Prof. Patricia M. Barkaskas
Patricia M. Barkaskas is Métis from Alberta. She is the Academic Director of the Indigenous Community Legal Clinic, which is located in the Downtown Eastside community of Vancouver on the traditional, ancestral, and unceded territories of the xʷməθkʷəy̓əm (Musqueam), Sḵwx̱wú7mesh (Squamish), and sə̓lílwətaʔɬ (Tsleil-Waututh) Nations. The ICLC welcomes up to thirty law students a year who provide free legal services to the Indigenous community in the Lower Mainland and throughout the province. Students are taught through hands-on experience conducting legal work on client files, including legal research, submissions, and court appearances. Professor Barkaskas is also faculty lead for the law school’s Indigenous Cultural Competency Certificate, launched in September 2018. The ICCC is an eight-month non-credit certificate course that assists students in developing better understandings of colonial assumptions, beliefs, and biases that form the foundation of the Canadian legal system, the history of colonial practices and policies in Canada, Indigenous perspectives on law, and what decolonization means for the practice of law.
Before attending law school, Professor Barkaskas earned a M.A. in History, with a focus on Indigenous histories in North America, and worked for Residential school survivors as an historical legal researcher for the Indian Residential Schools Settlement Agreement. As part of her J.D., she completed a Law and Social Justice Specialization. After receiving her law degree from UBC, she practiced in the areas of child protection (as parent’s counsel), criminal, family, civil litigation, and prison law. She has written Gladue reports for all levels of court in BC.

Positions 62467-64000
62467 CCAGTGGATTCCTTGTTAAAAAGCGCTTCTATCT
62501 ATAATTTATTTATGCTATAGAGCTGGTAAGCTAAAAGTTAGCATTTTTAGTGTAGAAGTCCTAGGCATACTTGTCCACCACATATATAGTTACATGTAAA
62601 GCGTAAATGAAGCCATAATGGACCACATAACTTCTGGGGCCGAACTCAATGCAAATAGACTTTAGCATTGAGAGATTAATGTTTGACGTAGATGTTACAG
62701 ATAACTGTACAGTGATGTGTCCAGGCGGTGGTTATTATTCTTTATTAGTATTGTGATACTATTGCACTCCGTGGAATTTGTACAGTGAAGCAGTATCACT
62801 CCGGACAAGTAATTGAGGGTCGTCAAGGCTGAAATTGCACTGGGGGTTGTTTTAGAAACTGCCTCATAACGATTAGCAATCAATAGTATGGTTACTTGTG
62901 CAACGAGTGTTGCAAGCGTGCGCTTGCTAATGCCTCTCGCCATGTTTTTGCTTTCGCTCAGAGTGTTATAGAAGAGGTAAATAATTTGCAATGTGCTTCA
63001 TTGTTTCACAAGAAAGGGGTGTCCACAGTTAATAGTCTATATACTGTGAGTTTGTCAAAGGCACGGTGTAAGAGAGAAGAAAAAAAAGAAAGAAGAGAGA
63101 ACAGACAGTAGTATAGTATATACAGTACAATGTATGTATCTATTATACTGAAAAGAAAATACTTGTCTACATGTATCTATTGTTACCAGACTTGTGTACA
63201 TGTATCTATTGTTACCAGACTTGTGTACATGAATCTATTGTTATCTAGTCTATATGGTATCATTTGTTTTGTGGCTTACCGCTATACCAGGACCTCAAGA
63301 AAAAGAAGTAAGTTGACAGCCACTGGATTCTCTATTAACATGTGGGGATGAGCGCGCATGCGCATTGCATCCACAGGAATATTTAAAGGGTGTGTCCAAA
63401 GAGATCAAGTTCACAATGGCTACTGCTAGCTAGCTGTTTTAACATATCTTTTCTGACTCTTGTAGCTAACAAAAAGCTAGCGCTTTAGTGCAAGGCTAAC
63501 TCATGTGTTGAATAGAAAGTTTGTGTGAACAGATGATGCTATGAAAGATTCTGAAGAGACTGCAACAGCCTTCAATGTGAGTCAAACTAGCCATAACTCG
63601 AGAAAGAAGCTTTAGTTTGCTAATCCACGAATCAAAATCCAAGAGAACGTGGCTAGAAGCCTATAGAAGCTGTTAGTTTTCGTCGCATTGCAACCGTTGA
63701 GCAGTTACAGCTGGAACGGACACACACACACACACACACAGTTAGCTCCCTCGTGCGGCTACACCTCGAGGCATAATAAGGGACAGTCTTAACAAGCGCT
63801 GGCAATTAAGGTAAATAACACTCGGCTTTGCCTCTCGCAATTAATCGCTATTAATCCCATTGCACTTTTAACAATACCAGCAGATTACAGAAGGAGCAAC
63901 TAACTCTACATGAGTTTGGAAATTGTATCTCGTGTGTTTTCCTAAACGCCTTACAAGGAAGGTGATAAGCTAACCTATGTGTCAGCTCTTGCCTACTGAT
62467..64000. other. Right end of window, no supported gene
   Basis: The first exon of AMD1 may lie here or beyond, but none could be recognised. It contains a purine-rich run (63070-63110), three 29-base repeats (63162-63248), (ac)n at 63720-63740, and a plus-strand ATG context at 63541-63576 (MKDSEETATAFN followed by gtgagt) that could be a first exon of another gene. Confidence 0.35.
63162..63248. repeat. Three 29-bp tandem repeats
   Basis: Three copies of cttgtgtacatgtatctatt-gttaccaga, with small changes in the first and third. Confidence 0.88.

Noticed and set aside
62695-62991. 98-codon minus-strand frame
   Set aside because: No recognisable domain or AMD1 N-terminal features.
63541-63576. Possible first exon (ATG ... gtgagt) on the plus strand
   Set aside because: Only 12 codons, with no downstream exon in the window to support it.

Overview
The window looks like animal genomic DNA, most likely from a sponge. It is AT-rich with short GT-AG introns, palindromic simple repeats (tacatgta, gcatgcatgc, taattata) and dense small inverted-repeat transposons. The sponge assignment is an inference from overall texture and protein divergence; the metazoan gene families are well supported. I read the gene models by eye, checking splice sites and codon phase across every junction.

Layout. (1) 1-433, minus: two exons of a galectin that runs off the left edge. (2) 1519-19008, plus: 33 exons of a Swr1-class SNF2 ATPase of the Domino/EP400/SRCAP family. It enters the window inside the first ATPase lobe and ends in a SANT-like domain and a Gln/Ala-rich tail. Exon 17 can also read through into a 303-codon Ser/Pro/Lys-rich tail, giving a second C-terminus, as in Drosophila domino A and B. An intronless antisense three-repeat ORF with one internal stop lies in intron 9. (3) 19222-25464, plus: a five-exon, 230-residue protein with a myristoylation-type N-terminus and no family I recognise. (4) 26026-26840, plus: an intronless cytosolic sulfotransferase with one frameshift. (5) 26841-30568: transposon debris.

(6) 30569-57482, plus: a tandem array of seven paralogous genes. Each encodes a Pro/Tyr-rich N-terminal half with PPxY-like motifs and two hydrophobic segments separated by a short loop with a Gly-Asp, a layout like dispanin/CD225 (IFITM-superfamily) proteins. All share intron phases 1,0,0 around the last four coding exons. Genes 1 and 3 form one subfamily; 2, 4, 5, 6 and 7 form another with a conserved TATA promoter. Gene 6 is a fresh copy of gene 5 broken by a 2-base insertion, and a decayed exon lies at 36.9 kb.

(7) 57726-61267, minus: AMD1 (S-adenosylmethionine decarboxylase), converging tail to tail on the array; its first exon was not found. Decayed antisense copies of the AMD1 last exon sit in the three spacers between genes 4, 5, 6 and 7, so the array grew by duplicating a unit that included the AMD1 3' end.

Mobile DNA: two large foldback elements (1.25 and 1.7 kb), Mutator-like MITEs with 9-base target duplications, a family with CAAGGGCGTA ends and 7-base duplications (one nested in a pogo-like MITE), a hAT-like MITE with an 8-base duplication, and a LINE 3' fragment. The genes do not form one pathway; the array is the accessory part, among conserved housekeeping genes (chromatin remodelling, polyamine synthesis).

Her research focuses on the intersection of justice and law, including meaningful access to justice for Indigenous people, clinical legal education, and decolonizing and Indigenizing law. She is particularly interested in examining the value of Indigenous pedagogies in experiential learning, clinical legal education, and skills-based legal training, and disrupting the normative violence of colonial legal education.
Production and Delivery of Gladue Pre-sentence Reports: A...
Published on: October 25, 2019
Gladue reports are specialized pre-sentence reports meant to assist the courts in determining the Gladue factors in each case. Gladue reports assist judges by contextualizing the circumstances of individual Indigenous people who are charged with...
Access to Justice / Justice EfficiencyRestorative Justice